Just the man to build bridges to Republicans who fund the IRS. From Bryan Preston, IRS Chief Koskinen Has Donated Big to Democrats Over the Years:
According to the Washington Free Beacon, Koskinen has donated about $100,000 to Democrat candidates and committees since his first donation in 1979. His donor recipients include Gary Hart, the Democratic National Committee, the Democratic nominee in each presidential campaign since 1980 (which would even include Walter Mondale, who stood no chance of beating President Ronald Reagan in 1984), the Democratic Congressional Campaign Committee, and Hillary Clinton’s and Barack Obama’s campaigns. He most recently donated $2,500 to Sen. Mark Warner (D-VA) in 2013.
He has given no money to Republicans.
It’s hard to believe how tone-deaf he is to the Tea Party scandal, but this helps explain it. (Via Instapundit)
Jeremy Scott, Lost Lerner E-mails Latest Example of IRS Death Wish (Tax Analysts Blog), my emphasis:
In contrast to their GOP colleagues, Democrats rushed to Koskinen’s defense. That is, perhaps, understandable, even though much of what the IRS has done during this scandal is indefensible. Democrats probably want to defend their president’s pick to head the IRS, and maybe they want to try to change the narrative heading into a potentially disastrous midterm election. But the reality is that the IRS isn’t doing them any favors. There’s only so much incompetence and disingenuous behavior that can be run through a political spin machine. The Democrats’ reflexive defense of Lerner (whose conduct can’t be excused) and their apparent willingness to accept any explanation from Koskinen (who didn’t even try to adequately explain why he hid information on the lost e-mails from February until late June) is baffling. Democrats weakly attempted to paint the GOP as on a witch hunt for a conspiracy, as though the IRS’s mismanagement and appearance of bias weren’t enough to justify congressional inquiry.
The IRS isn’t doing Democratic congresscritters any favors, nor are they doing any for the IRS. They are just making the IRS look more like a partisan agency, which could cripple tax administration for years.
TaxProf, The IRS Scandal, Day 411
Kay Bell, Save space and trees: Digitize your tax records. That way if you lose them, the IRS will surely understand.
Russ Fox has some valuable information for online gamblers trying to stay FBAR compliant: Online Gambling Addresses (Updated for 2014)
Robert D. Flach has a Tuesday Buzz for you!
Tony Nitti, How State Taxes Could Play A Role In Carmelo Anthony’s Landing Spot. Nah, state taxes don’t matter…
Peter Reilly, Step Kids Remain Step Kids After Divorce. So you may still have a dependent, if not a spouse.
Jack Townsend, Comments by IRS Personnel on New Streamlined and OVDP Procedures. “The new procedures were designed to ‘encourage folks who are considering quiet disclosures to come in with their hands up’ and avoid taxpayers coming into OVDP with the intention to opt out.”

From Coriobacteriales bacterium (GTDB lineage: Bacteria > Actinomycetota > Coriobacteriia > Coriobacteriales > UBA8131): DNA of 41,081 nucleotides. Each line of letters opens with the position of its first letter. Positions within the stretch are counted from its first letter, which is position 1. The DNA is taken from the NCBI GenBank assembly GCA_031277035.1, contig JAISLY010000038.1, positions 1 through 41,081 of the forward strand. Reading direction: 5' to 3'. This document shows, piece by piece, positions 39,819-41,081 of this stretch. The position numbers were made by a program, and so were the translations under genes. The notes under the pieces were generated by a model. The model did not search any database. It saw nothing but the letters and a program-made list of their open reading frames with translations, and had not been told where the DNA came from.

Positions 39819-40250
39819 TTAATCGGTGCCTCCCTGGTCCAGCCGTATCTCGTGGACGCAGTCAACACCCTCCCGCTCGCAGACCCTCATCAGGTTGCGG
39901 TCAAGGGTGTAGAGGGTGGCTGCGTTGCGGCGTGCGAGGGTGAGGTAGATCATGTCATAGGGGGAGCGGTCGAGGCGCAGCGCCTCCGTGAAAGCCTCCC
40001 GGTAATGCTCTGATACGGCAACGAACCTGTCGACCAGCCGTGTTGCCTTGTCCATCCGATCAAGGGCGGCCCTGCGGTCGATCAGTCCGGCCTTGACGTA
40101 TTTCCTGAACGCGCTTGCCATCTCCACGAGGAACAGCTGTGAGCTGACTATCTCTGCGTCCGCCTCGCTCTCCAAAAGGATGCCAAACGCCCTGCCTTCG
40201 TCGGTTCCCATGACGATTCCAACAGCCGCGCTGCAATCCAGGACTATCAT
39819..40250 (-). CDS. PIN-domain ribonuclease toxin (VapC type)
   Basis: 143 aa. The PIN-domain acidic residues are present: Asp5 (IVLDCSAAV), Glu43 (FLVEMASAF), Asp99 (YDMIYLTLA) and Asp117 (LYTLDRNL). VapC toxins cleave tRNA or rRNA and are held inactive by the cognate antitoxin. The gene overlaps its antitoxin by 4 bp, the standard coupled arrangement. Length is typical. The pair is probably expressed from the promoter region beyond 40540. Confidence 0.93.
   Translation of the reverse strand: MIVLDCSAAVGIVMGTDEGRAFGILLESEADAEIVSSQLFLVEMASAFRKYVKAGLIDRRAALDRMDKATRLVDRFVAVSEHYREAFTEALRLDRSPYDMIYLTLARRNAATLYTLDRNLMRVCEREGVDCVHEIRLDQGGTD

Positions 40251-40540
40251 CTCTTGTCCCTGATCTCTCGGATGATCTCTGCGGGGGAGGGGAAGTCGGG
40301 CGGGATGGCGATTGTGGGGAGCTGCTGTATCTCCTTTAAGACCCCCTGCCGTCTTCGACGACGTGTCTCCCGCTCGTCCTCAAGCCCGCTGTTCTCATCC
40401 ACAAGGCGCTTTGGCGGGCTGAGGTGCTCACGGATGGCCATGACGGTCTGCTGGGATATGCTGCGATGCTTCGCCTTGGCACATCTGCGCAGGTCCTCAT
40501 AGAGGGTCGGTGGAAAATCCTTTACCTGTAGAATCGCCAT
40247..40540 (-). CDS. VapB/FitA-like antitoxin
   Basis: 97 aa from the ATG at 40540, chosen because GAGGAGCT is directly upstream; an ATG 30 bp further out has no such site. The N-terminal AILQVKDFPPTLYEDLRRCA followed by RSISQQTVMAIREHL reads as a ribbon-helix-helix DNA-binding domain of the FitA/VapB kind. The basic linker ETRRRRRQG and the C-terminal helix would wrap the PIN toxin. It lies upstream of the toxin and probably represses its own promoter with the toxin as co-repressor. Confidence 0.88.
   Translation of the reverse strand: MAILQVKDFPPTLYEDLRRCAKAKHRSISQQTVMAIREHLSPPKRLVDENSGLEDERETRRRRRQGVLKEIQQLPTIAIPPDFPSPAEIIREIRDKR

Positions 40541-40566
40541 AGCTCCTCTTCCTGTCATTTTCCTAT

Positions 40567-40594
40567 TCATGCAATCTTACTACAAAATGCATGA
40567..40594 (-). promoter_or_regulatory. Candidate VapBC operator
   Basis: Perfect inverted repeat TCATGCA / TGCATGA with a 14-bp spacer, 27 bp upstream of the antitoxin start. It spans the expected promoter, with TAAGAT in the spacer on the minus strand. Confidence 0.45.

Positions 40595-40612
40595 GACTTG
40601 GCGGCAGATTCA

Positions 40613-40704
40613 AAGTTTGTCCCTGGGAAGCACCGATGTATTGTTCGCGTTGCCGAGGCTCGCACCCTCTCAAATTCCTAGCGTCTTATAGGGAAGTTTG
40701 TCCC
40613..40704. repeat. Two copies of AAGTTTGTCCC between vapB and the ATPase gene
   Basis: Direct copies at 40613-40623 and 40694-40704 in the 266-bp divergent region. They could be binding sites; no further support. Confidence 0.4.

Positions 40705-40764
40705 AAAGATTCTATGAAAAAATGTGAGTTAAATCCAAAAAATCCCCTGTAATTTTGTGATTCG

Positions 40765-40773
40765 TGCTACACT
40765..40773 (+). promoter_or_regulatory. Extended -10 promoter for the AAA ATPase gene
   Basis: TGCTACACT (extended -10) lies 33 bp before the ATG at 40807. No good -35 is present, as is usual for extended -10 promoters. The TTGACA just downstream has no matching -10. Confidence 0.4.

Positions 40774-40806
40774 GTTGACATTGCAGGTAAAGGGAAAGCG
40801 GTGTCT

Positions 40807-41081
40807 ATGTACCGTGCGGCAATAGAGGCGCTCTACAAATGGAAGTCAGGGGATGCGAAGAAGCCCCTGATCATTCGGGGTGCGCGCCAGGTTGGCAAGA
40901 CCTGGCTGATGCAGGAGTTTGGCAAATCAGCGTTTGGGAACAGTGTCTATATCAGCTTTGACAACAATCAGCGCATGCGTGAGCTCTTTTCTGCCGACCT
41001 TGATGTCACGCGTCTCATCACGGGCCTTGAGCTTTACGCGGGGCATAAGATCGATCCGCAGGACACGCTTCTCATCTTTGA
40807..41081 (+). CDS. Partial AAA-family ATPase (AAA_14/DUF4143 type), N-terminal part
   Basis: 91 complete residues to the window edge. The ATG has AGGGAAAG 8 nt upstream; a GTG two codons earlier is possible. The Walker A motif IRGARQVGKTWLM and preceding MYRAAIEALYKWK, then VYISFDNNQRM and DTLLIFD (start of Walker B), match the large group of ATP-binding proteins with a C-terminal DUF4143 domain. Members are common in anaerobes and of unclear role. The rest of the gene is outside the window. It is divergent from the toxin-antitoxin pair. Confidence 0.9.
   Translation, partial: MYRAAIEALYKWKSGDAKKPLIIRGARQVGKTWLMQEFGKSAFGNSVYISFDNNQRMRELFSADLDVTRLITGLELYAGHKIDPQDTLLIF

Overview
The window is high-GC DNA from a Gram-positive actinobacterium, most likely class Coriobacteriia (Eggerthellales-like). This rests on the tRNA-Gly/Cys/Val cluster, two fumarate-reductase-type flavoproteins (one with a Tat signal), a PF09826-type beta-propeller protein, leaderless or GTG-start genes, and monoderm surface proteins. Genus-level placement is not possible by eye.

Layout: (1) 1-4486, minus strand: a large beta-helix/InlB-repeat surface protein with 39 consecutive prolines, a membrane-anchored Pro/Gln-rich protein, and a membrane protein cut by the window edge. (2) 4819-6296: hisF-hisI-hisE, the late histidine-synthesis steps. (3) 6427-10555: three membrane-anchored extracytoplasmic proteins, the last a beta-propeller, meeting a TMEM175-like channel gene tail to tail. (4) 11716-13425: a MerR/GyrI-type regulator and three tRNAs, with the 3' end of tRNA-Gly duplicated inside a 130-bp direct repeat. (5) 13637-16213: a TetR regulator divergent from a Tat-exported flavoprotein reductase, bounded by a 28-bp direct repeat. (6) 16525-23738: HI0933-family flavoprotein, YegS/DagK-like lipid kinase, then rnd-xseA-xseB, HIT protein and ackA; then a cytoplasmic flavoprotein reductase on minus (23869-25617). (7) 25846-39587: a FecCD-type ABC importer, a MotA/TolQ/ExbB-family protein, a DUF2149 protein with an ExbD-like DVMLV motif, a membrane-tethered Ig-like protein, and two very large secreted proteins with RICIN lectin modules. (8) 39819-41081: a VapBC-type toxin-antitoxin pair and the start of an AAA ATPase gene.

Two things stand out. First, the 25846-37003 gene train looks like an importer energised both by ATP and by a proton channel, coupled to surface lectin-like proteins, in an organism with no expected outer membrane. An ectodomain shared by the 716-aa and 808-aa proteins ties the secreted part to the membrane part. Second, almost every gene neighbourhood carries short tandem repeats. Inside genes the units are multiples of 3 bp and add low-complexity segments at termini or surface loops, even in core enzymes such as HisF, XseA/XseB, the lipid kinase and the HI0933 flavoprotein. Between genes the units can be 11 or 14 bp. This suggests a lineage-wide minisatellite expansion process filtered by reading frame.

Annette Nellen, Bitcoin Taxation – Clarity and Mystery, “If you are a tax practitioner and don’t think you need to deal with it, I’d be surprised if none of your clients uses bitcoin.”
William Perez, Backup Withholding.
Tyler Dennis, The Clinton’s Estate Tax Planning Demonstrates the Arcane Nature of the Estate Tax (Tax Policy Blog):
When the Clintons created the trust in 2011, their property’s assessed value was $1.8 million. Without a residential trust, the future appreciation between 2011 and 2021 would count against the gift tax. If the property appreciated at a 4% annual rate and reached $2.6 million by 2021, that’s the amount that would count. With the residential trust, though, the Clintons were able to “lock in” the value of the home at its 2011 value of $1.8 million without actually relinquishing the property to the beneficiary of the trust.
Most supporters of higher taxes assume that they won’t have to pay them.
Renu Zaretsky, Disbelief, Devolution, and Death Benefits. The TaxVox headline roundup talks about the Koskinen appearance before the Issa committee, and about how a surprising proportion of new life insurance is taken out on employees.
Andrew Lundeen, The Average U.S. Worker Pays over $16,000 in Income and Payroll Taxes (Tax Policy Blog):
The tax burden is a combination of income taxes at the federal, state, and local levels as well as the employee and the employer payroll taxes. Of the 31.3 percent tax burden, 15.4 percent is due to income taxes and 15.9 percent is due to payroll taxes, over half of which is paid by the employer on the employee’s behalf. (Workers pay the cost of the employer-side payroll taxes through lower wages.)
Heck of a deal.
Stephanie Hoffer, Kuretski, the Tax Court, and the Administrative Procedure Act (Procedurally Taxing).
Another great tax planning idea down the tubes. Kidnapping Prostitutes Is Not a Good Way to Claim Dependents for Tax Purposes (Greg Kyte, Going Concern)
If you didn’t think he was a bad guy already… Adolf Hitler: Billionaire tax-dodger?